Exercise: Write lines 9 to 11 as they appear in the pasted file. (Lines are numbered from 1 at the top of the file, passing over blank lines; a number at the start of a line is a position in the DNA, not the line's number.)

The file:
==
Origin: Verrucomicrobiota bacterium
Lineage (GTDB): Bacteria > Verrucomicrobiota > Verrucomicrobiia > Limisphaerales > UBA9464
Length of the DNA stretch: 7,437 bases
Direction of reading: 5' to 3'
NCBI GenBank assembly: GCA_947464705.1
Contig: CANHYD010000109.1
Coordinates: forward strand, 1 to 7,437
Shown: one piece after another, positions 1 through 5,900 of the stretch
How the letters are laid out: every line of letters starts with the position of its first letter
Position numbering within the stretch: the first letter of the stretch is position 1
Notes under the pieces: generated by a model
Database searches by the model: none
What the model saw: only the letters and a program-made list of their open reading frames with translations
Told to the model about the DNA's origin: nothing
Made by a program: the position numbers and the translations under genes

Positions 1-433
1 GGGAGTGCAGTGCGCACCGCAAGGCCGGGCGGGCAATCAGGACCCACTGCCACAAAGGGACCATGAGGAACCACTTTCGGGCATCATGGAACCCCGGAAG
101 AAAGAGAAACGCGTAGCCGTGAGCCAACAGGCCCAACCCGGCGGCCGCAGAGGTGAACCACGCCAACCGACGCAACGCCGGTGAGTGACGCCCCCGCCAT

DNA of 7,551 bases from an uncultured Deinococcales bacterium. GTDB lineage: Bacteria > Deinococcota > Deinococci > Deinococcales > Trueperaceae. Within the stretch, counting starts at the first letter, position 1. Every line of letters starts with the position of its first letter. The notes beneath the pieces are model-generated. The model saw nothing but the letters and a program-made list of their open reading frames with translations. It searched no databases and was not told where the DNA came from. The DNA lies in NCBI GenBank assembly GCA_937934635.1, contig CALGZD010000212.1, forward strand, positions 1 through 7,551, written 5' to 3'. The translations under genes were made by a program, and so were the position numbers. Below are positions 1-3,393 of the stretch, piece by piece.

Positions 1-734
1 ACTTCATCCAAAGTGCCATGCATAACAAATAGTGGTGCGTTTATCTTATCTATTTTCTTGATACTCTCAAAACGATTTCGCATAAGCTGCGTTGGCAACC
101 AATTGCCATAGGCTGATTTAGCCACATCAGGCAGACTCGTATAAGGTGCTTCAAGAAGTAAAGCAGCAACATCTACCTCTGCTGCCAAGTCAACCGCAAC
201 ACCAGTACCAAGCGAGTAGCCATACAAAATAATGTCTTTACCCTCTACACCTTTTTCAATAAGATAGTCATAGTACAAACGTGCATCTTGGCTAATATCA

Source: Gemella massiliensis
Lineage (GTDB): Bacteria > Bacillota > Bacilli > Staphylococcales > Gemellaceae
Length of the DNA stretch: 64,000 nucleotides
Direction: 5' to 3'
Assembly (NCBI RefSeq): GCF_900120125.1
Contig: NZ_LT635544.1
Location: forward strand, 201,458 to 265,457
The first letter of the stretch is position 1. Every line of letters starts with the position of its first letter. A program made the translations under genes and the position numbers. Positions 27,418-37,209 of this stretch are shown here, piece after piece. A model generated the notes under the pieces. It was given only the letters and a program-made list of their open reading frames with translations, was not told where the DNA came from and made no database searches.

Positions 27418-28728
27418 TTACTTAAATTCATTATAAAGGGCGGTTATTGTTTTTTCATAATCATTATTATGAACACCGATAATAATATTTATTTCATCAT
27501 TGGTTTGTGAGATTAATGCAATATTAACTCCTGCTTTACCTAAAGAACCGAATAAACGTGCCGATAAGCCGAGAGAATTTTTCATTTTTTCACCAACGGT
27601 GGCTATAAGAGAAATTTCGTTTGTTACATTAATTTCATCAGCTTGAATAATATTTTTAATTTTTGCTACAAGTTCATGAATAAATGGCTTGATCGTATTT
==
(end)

How the letters are laid out: every line of letters starts with the position of its first letter
Position numbering within the stretch: the first letter of the stretch is position 1
Notes under the pieces: generated by a model